Monday, 30th October 2017

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Anil firms threaten legal action against L&T Finance, Edelweiss

Reliance ADAG group says its firms were hurt by open market sales of shares

  • Published 10.02.19, 12:55 AM
  • Updated 10.02.19, 12:55 AM
  • 2 mins read
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A statement from the Anil Ambani group had alleged that the lenders’ action was illegal on various counts, including price manipulation, insider trading, front running and market abuse, and was in violation of various regulatory provisions. Telegraph file picture

The Anil D Ambani group on Saturday stepped up its fight against L&T Finance and Edelweiss over their move to invoke pledged shares and sell them in the open market.

The boards of three firms from the Reliance ADAG group — Reliance Power, Reliance Capital and Reliance Infrastructure — have decided to take legal action against L&T Finance and Edelweiss.

In separate regulatory filings, the companies said their respective boards met on Saturday to review the events of last week, which lead to a sharp fall in their market capitalisation and destruction of wealth.

L&T Finance and Edelweiss Group have refuted the allegations and have counter-alleged Reliance Group of failing to make timely payments, which they said necessitated sale of pledged shares.

Board decision

In its filing, Reliance Capital said its over 7 lakh shareholders have been impacted by what it termed as “illegal, motivated and unwarranted actions of L&T Finance”.

The financial services arm of Reliance ADAG said its board has recommended all appropriate legal steps to protect stakeholders.

Reliance Power separately said its board had reviewed the events leading to a sharp fall in market capitalisation and destruction of wealth. Its board also recommended and approved “all appropriate legal steps to protect its over 31.75 lakh stakeholders”.

Reliance Infrastructure blamed L&T Finance for market value erosion, saying it has impacted its over 8 lakh shareholders and said its board had approved legal action.

In its statement on Friday, Reliance ADAG had alleged that some NBFCs, “substantially L&T Finance and certain entities of Edelweiss Group, have invoked the pledge of listed shares of Reliance Group and made open market sales of the value of approximately Rs 400 crore from February 4-7”.

“The illegal, motivated and wholly unjustified action by the above two groups has precipitated a fall of Rs 13,000 crore, an unprecedented 55 per cent, in market capitalisation of Reliance Group over just these four short days,” it had said.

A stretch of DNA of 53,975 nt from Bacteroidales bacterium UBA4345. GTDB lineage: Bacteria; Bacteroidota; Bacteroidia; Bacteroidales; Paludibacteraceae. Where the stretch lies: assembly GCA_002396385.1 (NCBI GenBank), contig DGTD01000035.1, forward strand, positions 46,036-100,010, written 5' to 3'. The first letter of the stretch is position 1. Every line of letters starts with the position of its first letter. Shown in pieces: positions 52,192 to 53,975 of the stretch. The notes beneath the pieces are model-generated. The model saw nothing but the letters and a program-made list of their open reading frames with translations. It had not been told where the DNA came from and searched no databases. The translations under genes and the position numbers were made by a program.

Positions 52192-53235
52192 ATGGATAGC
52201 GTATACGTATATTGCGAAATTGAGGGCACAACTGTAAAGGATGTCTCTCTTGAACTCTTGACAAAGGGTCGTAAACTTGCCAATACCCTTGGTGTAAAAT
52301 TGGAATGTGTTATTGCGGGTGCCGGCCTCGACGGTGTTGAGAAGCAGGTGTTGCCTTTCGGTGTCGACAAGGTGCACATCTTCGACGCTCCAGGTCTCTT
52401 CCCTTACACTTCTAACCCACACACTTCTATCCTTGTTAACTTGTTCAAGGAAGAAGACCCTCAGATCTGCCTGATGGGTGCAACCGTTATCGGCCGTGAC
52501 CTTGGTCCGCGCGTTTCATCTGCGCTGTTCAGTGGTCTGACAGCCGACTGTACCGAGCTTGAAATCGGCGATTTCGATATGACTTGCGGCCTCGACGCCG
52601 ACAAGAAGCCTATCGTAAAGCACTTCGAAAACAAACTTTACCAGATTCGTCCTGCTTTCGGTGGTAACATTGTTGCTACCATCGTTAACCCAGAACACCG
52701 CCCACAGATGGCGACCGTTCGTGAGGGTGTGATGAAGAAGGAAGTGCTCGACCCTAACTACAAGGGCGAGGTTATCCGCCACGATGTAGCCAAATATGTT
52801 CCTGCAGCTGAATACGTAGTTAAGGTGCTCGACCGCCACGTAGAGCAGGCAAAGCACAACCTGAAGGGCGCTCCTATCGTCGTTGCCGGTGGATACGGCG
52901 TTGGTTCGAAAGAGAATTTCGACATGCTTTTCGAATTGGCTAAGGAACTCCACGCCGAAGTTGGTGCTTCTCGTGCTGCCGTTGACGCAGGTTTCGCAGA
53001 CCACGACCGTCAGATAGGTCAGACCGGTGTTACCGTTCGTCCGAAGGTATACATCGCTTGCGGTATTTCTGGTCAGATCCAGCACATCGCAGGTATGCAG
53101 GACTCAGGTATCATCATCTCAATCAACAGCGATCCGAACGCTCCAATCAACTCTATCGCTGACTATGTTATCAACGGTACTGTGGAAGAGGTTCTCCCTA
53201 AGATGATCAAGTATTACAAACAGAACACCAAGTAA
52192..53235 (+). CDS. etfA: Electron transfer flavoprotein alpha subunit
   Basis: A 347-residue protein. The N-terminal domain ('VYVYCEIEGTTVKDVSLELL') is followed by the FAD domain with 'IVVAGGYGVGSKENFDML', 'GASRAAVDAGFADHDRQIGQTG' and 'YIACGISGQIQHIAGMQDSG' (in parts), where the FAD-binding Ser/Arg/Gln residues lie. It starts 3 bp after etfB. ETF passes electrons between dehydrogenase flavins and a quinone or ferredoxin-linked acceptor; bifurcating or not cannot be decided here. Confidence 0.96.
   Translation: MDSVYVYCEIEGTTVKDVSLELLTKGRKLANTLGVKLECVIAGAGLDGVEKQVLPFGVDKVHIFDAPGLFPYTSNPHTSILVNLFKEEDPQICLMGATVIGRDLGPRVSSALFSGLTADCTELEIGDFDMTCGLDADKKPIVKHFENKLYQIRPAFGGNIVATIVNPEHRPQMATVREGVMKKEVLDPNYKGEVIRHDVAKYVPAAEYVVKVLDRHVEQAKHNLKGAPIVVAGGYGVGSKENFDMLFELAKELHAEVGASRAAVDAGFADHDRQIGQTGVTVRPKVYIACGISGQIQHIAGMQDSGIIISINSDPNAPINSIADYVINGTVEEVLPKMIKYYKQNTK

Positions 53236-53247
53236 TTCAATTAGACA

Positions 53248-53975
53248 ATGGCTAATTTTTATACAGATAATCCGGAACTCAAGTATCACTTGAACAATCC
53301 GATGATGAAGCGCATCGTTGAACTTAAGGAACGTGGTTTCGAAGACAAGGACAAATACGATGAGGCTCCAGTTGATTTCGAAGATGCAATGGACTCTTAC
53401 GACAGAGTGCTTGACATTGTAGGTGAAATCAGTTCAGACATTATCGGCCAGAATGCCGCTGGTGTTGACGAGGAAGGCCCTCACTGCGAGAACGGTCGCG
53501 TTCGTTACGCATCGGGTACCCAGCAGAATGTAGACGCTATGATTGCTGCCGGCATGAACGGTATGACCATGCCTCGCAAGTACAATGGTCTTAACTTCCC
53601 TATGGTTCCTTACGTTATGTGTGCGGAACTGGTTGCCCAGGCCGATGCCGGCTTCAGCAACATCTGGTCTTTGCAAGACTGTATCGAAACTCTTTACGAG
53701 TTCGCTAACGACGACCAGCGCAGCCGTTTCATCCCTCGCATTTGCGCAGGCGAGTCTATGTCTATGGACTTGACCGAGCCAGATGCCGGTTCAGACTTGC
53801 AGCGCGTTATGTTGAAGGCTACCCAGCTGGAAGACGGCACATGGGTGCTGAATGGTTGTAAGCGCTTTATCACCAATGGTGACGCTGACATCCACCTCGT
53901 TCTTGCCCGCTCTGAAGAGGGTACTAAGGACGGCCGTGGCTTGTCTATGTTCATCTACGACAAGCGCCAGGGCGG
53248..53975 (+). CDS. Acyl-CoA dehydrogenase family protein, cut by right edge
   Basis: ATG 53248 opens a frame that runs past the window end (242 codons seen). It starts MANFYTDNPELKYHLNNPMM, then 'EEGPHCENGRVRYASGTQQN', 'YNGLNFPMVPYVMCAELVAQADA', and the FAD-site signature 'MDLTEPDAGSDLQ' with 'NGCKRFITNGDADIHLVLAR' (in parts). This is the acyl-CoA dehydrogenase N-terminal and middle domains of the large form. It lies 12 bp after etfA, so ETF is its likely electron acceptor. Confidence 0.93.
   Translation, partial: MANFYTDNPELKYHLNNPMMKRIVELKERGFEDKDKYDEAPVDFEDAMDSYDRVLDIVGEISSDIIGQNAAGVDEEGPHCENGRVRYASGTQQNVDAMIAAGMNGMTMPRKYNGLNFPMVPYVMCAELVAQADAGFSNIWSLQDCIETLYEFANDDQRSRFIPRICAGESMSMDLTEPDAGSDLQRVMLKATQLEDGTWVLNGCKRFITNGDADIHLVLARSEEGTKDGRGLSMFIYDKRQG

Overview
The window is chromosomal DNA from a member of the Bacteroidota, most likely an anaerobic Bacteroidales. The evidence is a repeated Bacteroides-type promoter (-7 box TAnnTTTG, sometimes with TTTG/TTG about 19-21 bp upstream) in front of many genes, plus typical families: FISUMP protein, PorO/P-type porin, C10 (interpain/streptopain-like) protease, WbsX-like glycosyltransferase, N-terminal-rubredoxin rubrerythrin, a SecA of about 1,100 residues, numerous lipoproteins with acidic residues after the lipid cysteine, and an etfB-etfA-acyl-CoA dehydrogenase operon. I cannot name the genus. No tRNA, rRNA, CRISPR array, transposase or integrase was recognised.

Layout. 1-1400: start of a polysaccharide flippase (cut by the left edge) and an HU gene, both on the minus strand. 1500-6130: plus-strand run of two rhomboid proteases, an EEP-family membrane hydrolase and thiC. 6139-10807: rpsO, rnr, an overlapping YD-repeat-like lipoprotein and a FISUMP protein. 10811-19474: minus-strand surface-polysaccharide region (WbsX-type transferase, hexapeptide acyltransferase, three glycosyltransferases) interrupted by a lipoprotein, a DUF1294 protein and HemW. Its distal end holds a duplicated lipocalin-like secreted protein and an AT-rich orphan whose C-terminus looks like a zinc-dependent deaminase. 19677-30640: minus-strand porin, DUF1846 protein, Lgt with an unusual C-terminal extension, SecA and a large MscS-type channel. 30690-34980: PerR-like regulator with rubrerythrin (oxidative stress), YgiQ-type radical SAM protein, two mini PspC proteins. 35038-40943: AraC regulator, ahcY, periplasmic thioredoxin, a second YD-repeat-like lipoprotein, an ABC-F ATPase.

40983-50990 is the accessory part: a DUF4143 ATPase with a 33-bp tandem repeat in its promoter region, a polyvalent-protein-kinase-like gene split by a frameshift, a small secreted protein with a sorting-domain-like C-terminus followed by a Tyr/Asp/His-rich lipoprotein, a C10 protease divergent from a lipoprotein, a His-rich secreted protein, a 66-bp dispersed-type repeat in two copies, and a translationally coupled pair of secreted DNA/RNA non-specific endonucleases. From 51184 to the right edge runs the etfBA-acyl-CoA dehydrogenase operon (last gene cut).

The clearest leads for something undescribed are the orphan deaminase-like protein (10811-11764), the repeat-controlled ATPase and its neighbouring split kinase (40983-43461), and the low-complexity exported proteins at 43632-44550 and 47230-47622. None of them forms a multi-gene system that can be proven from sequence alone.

The group said the actions have caused substantial losses to 72 lakh institutional and retail shareholders, and had harmed the interests of all stakeholders.

Further, the group said that Reliance Capital, Reliance Infrastructure and Reliance Power as well as their various subsidiaries were performing satisfactorily on all operating parameters, and there was no change whatsoever in any aspect compared with the position prevailing prior to these sales.

The lenders had sold stocks of Reliance Communications (R-Com), Reliance Power, Reliance Capital and Reliance Infrastructure.

The developments followed an announcement by R-Com last week that it would be approaching the National Company Law Tribunal (NCLT) for resolution of debt.

A statement from the Anil Ambani group had alleged that the lenders’ action was illegal on various counts, including price manipulation, insider trading, front running and market abuse, and was in violation of various regulatory provisions. It, however, did not elaborate on what specific regulatory provision the sales had violated.

These charges were, however, refuted by L&T Finance and Edelweiss.

The Edelweiss group had said it had granted credit facilities against pledge of shares to the Reliance group and that over the last several months, it had reached out numerous times to the Anil Ambani group to address concerns on shortfall in margins (through regular margin call notices) and a resultant fall in collateral valuation.

L&T Finance had said that it had granted loans against pledge of shares to the Reliance group firms and that according to the loan and pledge agreements, the “borrower did not cure various events of defaults, including providing margin for shortfall in the stipulated security cover’’.

It also claimed that despite various notices in the past few months, the defaults continued and it had enforced its rights of invocation and sold the pledged shares to the extent of its outstanding dues by following the due process of contract and law.